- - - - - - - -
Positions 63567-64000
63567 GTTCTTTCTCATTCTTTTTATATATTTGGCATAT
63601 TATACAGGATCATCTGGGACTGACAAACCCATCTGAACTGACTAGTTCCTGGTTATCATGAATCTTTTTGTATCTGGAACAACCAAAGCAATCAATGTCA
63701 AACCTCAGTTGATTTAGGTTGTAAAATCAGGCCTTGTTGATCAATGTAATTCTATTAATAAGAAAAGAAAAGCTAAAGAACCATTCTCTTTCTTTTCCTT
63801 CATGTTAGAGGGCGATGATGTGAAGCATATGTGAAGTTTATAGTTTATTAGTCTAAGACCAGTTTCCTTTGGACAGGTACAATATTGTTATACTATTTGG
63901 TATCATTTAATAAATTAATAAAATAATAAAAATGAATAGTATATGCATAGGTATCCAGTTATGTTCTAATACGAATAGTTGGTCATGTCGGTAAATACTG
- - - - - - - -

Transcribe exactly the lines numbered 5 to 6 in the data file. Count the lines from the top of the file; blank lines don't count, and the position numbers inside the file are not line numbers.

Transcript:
63801 CATGTTAGAGGGCGATGATGTGAAGCATATGTGAAGTTTATAGTTTATTAGTCTAAGACCAGTTTCCTTTGGACAGGTACAATATTGTTATACTATTTGG
63901 TATCATTTAATAAATTAATAAAATAATAAAAATGAATAGTATATGCATAGGTATCCAGTTATGTTCTAATACGAATAGTTGGTCATGTCGGTAAATACTG